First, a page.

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HARRISBURG, PA (November 18, 2019) – Rich Askey, president of the Pennsylvania State Education Association, commended the Pennsylvania House Education Committee for advancing legislation to reform the state’s educator evaluation system.
Senate Bill 751 would change the evaluation system by increasing emphasis on direct classroom observation and practice from 50 percent to 70 percent of most educators’ evaluations. The remaining 30 percent would rely on building-level and teacher-specific student achievement data. This would include student performance on standardized testing but at a reduced weight.
The building-level data would also be adjusted by a measure of poverty for each individual school building. The teacher-specific student achievement data includes student performance measures that relate directly to an educator’s practice each academic year.
“This is a major reform that will improve the evaluation system for every educator in Pennsylvania,” Askey said. “PSEA strongly supports it, and we’re very hopeful that the full House will vote on this bill soon.”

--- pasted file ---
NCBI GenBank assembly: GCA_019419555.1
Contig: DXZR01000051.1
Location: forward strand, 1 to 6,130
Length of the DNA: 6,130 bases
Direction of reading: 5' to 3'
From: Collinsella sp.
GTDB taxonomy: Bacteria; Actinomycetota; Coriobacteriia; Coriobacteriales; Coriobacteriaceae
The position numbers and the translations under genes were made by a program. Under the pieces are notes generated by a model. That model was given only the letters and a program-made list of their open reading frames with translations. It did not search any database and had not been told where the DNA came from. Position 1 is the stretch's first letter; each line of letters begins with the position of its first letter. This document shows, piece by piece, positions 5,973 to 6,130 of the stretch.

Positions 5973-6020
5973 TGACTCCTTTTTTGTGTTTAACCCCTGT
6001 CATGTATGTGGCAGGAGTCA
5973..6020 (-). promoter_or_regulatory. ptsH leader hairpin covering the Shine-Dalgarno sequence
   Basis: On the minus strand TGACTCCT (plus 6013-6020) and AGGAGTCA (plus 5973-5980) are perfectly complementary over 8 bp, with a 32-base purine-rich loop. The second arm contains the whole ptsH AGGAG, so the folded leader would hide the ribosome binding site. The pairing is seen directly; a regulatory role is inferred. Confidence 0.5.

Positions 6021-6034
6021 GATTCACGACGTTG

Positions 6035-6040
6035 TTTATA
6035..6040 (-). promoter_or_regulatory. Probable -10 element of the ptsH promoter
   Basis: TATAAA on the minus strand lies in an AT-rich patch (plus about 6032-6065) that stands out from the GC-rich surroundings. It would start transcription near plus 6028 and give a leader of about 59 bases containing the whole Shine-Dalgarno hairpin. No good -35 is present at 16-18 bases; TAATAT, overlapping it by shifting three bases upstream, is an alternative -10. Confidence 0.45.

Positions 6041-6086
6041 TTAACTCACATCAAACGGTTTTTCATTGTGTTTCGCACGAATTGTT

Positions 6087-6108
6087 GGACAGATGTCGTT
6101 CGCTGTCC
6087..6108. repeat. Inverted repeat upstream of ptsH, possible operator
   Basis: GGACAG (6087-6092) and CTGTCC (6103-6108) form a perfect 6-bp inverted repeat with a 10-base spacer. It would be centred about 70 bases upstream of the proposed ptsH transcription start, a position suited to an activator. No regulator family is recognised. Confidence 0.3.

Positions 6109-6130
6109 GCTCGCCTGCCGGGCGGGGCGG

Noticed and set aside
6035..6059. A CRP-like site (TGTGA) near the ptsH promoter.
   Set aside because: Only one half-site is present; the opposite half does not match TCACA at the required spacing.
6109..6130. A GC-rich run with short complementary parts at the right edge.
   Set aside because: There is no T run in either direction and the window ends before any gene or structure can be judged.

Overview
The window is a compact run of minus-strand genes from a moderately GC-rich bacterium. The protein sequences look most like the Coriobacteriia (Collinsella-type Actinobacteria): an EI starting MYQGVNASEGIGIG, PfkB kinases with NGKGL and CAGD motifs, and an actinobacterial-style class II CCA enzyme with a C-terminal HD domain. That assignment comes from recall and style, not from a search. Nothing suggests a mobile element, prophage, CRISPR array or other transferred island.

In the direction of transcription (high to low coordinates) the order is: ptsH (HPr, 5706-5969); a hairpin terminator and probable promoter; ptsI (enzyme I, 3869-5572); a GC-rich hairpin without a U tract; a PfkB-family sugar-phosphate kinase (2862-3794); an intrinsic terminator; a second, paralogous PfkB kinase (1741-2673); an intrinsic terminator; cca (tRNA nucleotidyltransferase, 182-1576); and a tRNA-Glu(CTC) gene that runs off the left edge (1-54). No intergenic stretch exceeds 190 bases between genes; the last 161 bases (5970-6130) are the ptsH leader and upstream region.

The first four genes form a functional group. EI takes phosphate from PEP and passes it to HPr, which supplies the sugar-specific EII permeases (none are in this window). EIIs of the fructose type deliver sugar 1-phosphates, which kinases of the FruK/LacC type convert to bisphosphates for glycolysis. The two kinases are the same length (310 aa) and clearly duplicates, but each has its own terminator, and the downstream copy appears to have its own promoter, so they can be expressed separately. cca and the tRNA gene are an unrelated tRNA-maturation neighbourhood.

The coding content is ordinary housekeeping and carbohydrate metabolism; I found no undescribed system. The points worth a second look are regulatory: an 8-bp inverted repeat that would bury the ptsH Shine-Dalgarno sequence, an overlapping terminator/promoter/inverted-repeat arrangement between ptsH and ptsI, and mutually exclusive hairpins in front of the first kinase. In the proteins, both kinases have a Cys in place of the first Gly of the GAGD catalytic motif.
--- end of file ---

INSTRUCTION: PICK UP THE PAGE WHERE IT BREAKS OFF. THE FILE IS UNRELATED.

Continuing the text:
“Reducing the emphasis on standardized test results and focusing more on classroom observation will encourage educators to collaborate with each other more often and develop new and interesting approaches to their lessons,” he added.
Askey said the poverty measure would be a first for any state’s educator evaluation system.
“Poverty affects students well beyond the classroom, often hampering their health and well-being, language development, and access to books and learning opportunities,” Askey said. “Students living in poverty tend to score lower on standardized tests than students in middle-income and affluent districts. We must account for poverty if student performance is included in an educator’s evaluation.”
Askey is a Harrisburg music teacher and the president of PSEA. An affiliate of the National Education Association, PSEA represents about 181,000 active and retired educators and school employees, student teachers, higher education staff, and health care workers in Pennsylvania.